8. Lung cancer epidemiology: contemporary and future challenges worldwide

    OpenAIRE

    Didkowska, Joanna; Wojciechowska, Urszula; Mańczuk, Marta; Łobaszewski, Jakub

    2016-01-01

    Over the last century, lung cancer from the rarest of diseases became the biggest cancer killer of men worldwide and in some parts of the world also of women (North America, East Asia, Northern Europe, Australia and New Zealand). In 2012 over 1.6 million of people died due to lung cancer. The cause-effect relationship between tobacco smoking and lung cancer occurrence has been proven in many studies, both ecological and clinical. In global perspective one can see the increasing tobacco consum...

  9. Direct Transcriptional Consequences of Somatic Mutation in Breast Cancer

    Directory of Open Access Journals (Sweden)

    Adam Shlien

    2016-08-01

    Full Text Available Disordered transcriptomes of cancer encompass direct effects of somatic mutation on transcription, coordinated secondary pathway alterations, and increased transcriptional noise. To catalog the rules governing how somatic mutation exerts direct transcriptional effects, we developed an exhaustive pipeline for analyzing RNA sequencing data, which we integrated with whole genomes from 23 breast cancers. Using X-inactivation analyses, we found that cancer cells are more transcriptionally active than intermixed stromal cells. This is especially true in estrogen receptor (ER-negative tumors. Overall, 59% of substitutions were expressed. Nonsense mutations showed lower expression levels than expected, with patterns characteristic of nonsense-mediated decay. 14% of 4,234 rearrangements caused transcriptional abnormalities, including exon skips, exon reusage, fusions, and premature polyadenylation. We found productive, stable transcription from sense-to-antisense gene fusions and gene-to-intergenic rearrangements, suggesting that these mutation classes drive more transcriptional disruption than previously suspected. Systematic integration of transcriptome with genome data reveals the rules by which transcriptional machinery interprets somatic mutation.

  10. Phytochemicals for breast cancer therapy: current status and future implications.

    Science.gov (United States)

    Siddiqui, Jawed Akhtar; Singh, Aru; Chagtoo, Megha; Singh, Nidhi; Godbole, Madan Madhav; Chakravarti, Bandana

    2015-01-01

    Breast cancer is one of the most common malignancies among women, representing nearly 30% of newly diagnosed cancers every year. Till date, various therapeutic interventions, including surgery, chemotherapy, hormonal therapy, and radiotherapy are available and are known to cause a significant decline in the overall mortality rate. However, therapeutic resistance, recurrence and lack of treatment in metastasis are the major challenges that need to be addressed. Increasing evidence suggests the presence of cancer stem cells (CSCs) in heterogeneous population of breast tumors capable of selfrenewal and differentiation and is considered to be responsible for drug resistance and recurrence. Therefore, compound that can target both differentiated cancer cells, as well as CSCs, may provide a better treatment strategy. Due to safe nature of dietary agents and health products, investigators are introducing them into clinical trials in place of chemotherapeutic agents.This current review focuses on phytochemicals, mainly flavonoids that are in use for breast cancer therapy in preclinical phase. As phytochemicals have several advantages in breast cancer and cancer stem cells, new synthetic series for breast cancer therapy from analogues of most potent natural molecule can be developed via rational drug design approach.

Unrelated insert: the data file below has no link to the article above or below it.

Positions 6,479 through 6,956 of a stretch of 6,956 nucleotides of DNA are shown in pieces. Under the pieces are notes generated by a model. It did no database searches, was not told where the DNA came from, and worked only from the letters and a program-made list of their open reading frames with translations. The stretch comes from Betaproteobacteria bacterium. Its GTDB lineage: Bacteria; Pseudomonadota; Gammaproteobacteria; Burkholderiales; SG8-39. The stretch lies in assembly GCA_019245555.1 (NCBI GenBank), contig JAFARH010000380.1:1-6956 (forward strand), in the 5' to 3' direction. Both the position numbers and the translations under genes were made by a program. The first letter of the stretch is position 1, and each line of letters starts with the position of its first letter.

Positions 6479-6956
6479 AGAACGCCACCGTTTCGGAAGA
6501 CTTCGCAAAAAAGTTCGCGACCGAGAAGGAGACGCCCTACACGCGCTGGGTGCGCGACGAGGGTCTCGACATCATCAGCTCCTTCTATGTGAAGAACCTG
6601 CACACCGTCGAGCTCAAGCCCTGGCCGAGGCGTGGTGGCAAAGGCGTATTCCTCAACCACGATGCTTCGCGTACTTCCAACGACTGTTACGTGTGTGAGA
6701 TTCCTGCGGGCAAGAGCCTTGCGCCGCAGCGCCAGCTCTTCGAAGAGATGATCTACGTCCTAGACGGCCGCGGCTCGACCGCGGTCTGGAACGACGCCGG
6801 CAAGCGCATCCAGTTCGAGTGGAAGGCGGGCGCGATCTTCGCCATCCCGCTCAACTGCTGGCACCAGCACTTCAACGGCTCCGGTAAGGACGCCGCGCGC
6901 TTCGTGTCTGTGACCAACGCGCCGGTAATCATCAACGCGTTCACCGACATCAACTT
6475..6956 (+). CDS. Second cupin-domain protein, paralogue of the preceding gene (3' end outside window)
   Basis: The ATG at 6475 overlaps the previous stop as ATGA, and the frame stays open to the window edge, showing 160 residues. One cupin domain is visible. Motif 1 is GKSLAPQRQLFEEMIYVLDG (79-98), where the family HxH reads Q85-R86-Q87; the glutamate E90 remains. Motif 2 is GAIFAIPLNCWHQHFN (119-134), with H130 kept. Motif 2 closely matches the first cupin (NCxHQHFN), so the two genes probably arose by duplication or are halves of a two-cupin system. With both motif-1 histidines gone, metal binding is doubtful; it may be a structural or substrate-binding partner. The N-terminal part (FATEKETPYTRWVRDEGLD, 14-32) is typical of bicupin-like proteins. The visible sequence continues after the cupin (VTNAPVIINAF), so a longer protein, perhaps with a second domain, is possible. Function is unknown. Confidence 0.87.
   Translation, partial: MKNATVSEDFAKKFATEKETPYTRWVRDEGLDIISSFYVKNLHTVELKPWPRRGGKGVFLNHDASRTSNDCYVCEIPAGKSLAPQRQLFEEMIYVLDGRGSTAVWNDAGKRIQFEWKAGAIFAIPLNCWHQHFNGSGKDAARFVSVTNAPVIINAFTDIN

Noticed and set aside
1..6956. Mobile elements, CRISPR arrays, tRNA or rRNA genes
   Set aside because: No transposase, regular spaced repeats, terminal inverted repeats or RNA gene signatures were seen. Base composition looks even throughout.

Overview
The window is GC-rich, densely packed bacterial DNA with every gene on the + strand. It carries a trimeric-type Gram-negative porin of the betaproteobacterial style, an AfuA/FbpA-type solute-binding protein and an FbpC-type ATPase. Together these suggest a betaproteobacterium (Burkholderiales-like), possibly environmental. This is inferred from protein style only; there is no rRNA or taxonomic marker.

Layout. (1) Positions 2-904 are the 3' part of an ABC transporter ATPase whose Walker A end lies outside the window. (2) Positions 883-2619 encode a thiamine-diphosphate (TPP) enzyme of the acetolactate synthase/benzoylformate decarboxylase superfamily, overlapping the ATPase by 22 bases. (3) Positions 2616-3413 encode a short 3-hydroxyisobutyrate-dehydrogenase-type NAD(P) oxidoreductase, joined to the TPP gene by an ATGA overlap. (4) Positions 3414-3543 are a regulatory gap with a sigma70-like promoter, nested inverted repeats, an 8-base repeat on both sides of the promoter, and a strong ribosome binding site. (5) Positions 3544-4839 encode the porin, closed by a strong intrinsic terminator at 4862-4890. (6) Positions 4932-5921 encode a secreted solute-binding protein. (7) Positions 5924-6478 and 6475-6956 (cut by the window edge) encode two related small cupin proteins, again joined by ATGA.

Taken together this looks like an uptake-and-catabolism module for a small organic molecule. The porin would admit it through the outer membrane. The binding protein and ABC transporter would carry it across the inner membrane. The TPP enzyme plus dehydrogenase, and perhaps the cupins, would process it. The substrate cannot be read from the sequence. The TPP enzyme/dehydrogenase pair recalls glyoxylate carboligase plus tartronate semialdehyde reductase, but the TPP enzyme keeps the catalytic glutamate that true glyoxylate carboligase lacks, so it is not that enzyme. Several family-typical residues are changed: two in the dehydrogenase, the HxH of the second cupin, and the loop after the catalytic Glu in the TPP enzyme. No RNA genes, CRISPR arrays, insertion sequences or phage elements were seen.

11. Stomach Cancer Mortality in The Future: Where Are We Going?

    NARCIS (Netherlands)

    M. Amiri (Masoud)

    2011-01-01

    textabstractGastric cancer mortality has been fallen throughout Europe during the past decades in terms of both incidence and mortality rates. It is mainly as a result of remarkable improvement of life conditions in European societies. Efforts to reduce global cancer disparities begin with an unders